Tunnel to Marin Headlands Closed
The tunnel on Bunker Road from Alexander Avenue in Sausalito towards the Marin Headlands is closed for construction. Please follow the detour signs to Conzelman Road (just above the north end of the Golden Gate Bridge) to go up over the hill. More »
Muir Beach (but not nearby Muir Woods) parking lot closed June-November 2013
Muir Beach parking lot will be closed from June-November 2013 due to construction. Restrooms or nearby parking will not be available at Muir Beach during this period. Pacific Way is closed except to residents. Check back for updates or call (415)561-3054 More »
CAUTION: Post Storm Damage to Coastal Trail
The Presidio Coastal Trail segment just north of the Pacific Overlook and adjacent to Lincoln Blvd remains CLOSED indefinitely. We have posted signage to alert bicyclists and hikers and with information for safe trail alternatives. More »
Angel Island, 1846 - 1876
The U.S. Army began construction on Angel Island in September 1863, when carpenters began erecting quarters for engineers. A company of artillery was stationed on the island on September 21, 1863, and established Camp Reynolds in the valley between Points Stewart and Knox.1
The troops constructed an unofficial battery at Camp Reynolds that contained five 32-pounder smoothbores, scheduled for eventual placement at Point Blunt. The Engineer Department never recognized the existence of this battery because it was never part of an approved project. The water battery at Camp Reynolds contained two 32-pounders and three 24-pounders. In February 1864, a wharf was completed at Camp Reynolds, greatly improving the unloading of supplies and equipment. Construction of the wharf at Camp Reynolds would prove to be a strategic blunder; when Colonel Alexander examined the batteries on Angel Island between November 1867 and April 1868, he determined that the battery at Camp Reynolds might be useful for firing salutes and for purposes of drill only, since it fired directly over the wharf.1
Construction of the battery at Point Stewart began in November 1863. By June 1864, a road had been constructed from the wharf to the battery, and engineers were in the process of erecting a large wooden magazine. Three 32-pounders and a columbiad were mounted at the battery in July of 1864. Point Stewart turned out to be much too small and narrow to contain the large battery originally contemplated for the site; consequently a third location, Point Knox, was chosen for a battery on Angel Island.1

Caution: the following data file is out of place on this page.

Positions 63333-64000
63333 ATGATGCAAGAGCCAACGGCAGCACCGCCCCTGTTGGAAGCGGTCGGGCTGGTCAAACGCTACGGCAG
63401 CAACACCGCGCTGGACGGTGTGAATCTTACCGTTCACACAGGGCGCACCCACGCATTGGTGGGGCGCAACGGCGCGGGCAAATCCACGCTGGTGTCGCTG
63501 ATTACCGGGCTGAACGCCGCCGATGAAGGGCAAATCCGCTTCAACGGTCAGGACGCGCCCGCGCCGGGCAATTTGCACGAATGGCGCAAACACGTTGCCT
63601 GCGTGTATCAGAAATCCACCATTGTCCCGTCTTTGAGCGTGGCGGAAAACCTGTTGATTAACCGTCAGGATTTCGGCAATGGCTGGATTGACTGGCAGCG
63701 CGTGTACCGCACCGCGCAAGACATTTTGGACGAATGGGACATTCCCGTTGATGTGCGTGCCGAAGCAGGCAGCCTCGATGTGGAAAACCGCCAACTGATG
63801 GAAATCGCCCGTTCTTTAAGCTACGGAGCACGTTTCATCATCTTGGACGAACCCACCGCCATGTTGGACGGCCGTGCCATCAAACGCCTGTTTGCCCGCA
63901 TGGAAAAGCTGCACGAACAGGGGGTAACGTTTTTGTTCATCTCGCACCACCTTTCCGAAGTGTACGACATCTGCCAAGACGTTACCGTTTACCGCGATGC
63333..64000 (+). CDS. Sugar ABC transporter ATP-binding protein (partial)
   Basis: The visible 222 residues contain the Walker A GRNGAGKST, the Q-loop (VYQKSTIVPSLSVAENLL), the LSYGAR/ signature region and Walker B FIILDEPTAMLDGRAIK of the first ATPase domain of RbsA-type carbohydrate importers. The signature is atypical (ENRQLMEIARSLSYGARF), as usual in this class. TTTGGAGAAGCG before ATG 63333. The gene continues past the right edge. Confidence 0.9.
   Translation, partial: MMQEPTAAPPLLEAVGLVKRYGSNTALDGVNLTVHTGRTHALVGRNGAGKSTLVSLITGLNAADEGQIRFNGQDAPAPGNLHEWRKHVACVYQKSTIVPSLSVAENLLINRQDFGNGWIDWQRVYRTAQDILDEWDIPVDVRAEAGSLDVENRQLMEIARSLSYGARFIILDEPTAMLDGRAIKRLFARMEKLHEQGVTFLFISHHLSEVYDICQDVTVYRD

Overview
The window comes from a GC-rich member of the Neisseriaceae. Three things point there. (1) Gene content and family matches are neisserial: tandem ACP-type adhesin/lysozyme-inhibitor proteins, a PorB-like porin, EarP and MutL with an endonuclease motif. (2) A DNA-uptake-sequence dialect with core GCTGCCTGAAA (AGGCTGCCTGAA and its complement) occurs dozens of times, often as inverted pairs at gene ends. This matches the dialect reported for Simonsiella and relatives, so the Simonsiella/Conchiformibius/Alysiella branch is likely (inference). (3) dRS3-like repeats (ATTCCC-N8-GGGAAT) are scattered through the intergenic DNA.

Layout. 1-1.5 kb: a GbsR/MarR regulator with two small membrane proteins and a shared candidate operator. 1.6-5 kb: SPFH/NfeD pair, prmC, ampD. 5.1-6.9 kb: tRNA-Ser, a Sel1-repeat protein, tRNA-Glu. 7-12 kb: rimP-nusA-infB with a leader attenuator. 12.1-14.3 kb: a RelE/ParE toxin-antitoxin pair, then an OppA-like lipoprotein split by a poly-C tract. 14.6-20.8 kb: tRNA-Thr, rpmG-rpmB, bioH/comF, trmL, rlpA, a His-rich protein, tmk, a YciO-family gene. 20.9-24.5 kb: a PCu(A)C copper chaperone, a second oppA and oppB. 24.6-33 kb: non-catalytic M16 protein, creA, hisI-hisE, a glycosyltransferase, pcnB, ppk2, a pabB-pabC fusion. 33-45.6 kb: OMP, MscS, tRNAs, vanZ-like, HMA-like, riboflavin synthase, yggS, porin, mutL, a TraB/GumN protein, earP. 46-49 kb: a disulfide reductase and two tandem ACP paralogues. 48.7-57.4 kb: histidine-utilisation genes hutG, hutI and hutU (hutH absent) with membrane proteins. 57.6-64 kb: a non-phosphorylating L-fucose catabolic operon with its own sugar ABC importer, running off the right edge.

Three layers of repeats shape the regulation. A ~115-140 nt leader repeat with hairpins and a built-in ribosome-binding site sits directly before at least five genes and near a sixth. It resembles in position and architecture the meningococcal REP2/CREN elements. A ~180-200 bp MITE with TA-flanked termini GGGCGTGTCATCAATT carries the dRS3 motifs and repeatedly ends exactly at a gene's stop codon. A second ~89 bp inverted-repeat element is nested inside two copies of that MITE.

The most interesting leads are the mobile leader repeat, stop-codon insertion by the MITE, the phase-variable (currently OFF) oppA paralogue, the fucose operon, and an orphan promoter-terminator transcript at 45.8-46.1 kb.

A survey for a ten-gun battery at Point Knox was undertaken in November 1863, and construction of the earthen parapet commenced soon after. Point Knox's armament -- seven 32-pounders, one 8-inch Rodman, and two 10-inch Rodmans -- were mounted by September 1864. This battery was considered to be located at the most strategic location, although the irregular ground required several different heights for the guns.1
The site was surveyed in November 1863, but construction on the seven-gun battery did not begin until March 1864. Excavation of earth and rock and the construction of a stoneless earthen parapet were completed by April. Six 32-pounders and one 10-inch Rodman were mounted in the summer of 1864, but severe rains in December 1864 caused heavy damage to the parapet, which slid 5 feet forward.1 In June 1865,the Inspector of Artillery and Ordnance for San Francisco Harbor reported that the battery was not serviceable and that settling continued. Repairs were not attempted, and in February of 1866 Lieutenant Colonel E. R. Platt, Commanding Officer of Camp Reynolds, declared the battery “utterly useless” and asked permission to dismount the guns. A month later all guns were removed and the battery abandoned.2
1. Thompson, Erwin N. Historic Resource Study: Seacoast Fortifications, San Francisco Harbor. California: GGNRA, 1979.
2. John Soennichsen, Historian, Angel Island Association, email communication, April 2005.
Did You Know?
To take a hike on the seafloor, explore any of the trails around the Golden Gate headlands, where you are surrounded by slabs of ocean crust that have crept thousands of kilometers on a tectonic journey to end on dry land.